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In the wake of recent bank failures, questions are being raised over the UK’s compensation scheme – is there more that can be done? By Tom Aries.

There have been several US bank failures this year: Silicon Valley Bank (SVB), Signature Bank and most recently First Republic Bank. The SVB saga in particular has identified interesting differences in the way the UK and US address deposit insurance. 

The reported $42bn bank run on SVB shines a light on the current compensation limits and speed in which it is paid out in the UK in comparison to the US. 

Transatlantic divide

The UK’s Financial Service Compensation Scheme (FSCS) largely implements the EU’s Deposit Guarantee Schemes Directive. 

Currently, eligible deposits in the UK are protected by the FSCS up to the maximum compensation limit of £85,000 per aggregate deposit per bank (and up to £170,000 for joint accounts of individuals). There are additional protections of up to £1m for ‘temporary high balances’, such as a holding payment for a property purchase. 

As well as deposits held by individuals, most businesses like limited companies and LLPs are also protected by the scheme provided they meet relevant eligibility criteria, which broadly means as long as the business is not an authorised financial services firm.

Where the FSCS considers a firm whose deposits are covered by the scheme to be in default, it will pay out to eligible claimants up to the limits of compensation. 

However, it is important to remember it is a scheme of last resort, and in theory at least, prudential requirements imposed on banks should reduce the likelihood of failure and thus an FSCS payout. 

The US equivalent of the FSCS is the Federal Deposit Insurance Corporation (FDIC).

As opposed to the FSCS’s more limited £85,000 deposit guarantee, the FDIC guarantees up to $250,000. There is a further surprising difference though – the speed in which the FDIC can pay out compensation. 

The UK’s FSCS promises to pay out compensation within seven days of a bank failing, which is what was communicated to depositors of SVB’s UK subsidiary when it looked like the FSCS may have to step in. The FDIC by comparison promised to pay out to SVB’s US depositors the next working day. 

The FSCS’s slower reaction appears to be in part due to its lower levels of advance funding – it first relies on the Treasury to provide the funds for compensation, then seeks to claim back the funds through levies on firms. 

The FDIC by comparison has higher levels of pre-funding, meaning it is more likely to already have access to the cash needed to compensate depositors.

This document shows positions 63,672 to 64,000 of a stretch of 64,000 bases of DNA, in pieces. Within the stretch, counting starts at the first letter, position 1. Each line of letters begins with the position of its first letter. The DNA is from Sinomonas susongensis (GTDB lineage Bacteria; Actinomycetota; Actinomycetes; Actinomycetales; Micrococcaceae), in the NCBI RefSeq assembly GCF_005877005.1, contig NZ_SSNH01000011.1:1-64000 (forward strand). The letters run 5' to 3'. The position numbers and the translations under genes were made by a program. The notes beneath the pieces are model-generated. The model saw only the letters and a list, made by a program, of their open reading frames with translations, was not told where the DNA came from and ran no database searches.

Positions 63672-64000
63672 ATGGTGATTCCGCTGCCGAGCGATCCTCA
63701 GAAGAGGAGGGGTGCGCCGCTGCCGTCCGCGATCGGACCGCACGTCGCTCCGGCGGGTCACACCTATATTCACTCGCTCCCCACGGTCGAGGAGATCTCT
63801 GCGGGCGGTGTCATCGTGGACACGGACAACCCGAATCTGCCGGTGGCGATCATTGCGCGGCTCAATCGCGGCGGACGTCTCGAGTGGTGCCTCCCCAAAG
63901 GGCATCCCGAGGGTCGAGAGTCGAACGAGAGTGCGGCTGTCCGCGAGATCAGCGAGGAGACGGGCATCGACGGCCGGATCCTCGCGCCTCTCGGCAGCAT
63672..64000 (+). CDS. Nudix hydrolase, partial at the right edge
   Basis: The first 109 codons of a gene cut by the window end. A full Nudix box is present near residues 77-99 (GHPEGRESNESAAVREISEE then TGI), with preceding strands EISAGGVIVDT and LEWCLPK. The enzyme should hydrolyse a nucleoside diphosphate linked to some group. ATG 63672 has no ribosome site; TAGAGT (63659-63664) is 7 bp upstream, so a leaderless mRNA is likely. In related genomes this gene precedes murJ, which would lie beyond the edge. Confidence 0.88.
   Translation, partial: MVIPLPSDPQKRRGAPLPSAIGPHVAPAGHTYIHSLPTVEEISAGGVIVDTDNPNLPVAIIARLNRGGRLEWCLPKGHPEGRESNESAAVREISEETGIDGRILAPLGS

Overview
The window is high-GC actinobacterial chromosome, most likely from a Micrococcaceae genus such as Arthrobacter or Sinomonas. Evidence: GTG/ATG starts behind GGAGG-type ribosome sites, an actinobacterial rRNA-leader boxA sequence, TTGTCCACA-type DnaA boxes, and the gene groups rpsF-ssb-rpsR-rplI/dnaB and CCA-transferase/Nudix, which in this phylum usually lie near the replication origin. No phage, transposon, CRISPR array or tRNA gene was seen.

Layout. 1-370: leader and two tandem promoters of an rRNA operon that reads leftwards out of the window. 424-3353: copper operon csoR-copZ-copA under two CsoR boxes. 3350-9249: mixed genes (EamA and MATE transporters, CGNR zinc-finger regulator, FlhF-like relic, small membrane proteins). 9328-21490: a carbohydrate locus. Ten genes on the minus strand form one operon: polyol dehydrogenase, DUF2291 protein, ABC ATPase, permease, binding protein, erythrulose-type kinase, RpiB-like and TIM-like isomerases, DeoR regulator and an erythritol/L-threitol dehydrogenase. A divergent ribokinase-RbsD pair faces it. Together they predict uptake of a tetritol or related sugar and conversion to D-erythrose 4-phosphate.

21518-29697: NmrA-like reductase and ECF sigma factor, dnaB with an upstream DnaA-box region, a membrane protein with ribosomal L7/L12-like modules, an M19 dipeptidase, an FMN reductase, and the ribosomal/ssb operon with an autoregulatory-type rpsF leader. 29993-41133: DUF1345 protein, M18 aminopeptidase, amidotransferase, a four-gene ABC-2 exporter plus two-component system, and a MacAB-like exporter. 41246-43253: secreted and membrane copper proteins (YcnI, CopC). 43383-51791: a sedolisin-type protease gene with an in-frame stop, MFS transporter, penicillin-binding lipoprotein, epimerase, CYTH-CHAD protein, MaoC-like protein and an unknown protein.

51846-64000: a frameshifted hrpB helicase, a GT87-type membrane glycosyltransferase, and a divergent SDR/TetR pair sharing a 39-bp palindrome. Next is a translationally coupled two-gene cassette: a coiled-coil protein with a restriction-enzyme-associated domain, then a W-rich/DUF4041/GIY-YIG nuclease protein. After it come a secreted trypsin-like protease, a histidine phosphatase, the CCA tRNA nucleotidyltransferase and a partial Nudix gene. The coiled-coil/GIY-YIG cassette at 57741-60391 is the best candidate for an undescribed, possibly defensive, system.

Is this a problem?

The amount of compensation and speed in which the FDIC can pay out has raised the question of whether the UK’s scheme needs to do more on both those counts.

The issue is most pressing for small businesses. It is certainly questionable whether the £85,000 limit is appropriate for them, given they likely hold higher deposits. For individuals, it is probably arguable, although perhaps more marginal, whether that limit is appropriate too.

The current speed in which compensation is paid by the FSCS must certainly raise issues for businesses who hold deposits with a bank in default too. Many small businesses would likely find the seven-day wait to access their cash again problematic. Individuals may also find this delay in payment difficult to manage when payments are due. 

What could reform to the scheme look like?

Reform could come in the form of changing the way the FSCS is funded. Moving to a higher level of pre-funding like that of the US’s FDIC could offer greater consumer protection through quicker payouts. However, this would likely require complex, sweeping reform, requiring one or more industry consultations, PRA Rulebook changes, and/or Treasury orders.

While moving to higher levels of pre-funding may provide the resources needed to allow for swifter payments on a bank’s failure, this would not necessarily mean an increase to the limit would follow. Separate consideration would need to be given on this point, which raises a further question: should there be more regular reviews of compensation limits?

Recent bank failures suggest [compensation limit reviews] should be more regular

Currently, the compensation limit is reviewed by the PRA, and any recommended changes approved by the Treasury, every five years. The next review is due by the end of 2025. Recent bank failures suggest that these should be more regular.

More regular reviews may in themselves provide a greater degree of protection (or at least enough to provide comfort), and in comparison to funding reforms, should be relatively easy to introduce.

To increase the compensation limit and/or reform the FSCS’s funding, however, would require an increase in the levy. Some may argue that this is disproportionate against the backdrop of the prudential regulation currently in place which is designed to try and stop any bank failure in the first place. 

That said, it may be that the Bank of England looks to focus on why recent failures have occurred – which largely appears to be due to poor interest rate risk management – and seek to shore up any weaknesses in current prudential regulations.

Whatever the answer is, it is clearly a balancing act. One thing seems likely: if reform is introduced, there will be a cost attached. 


Tom Aries is an associate at law firm Pinsent Masons.


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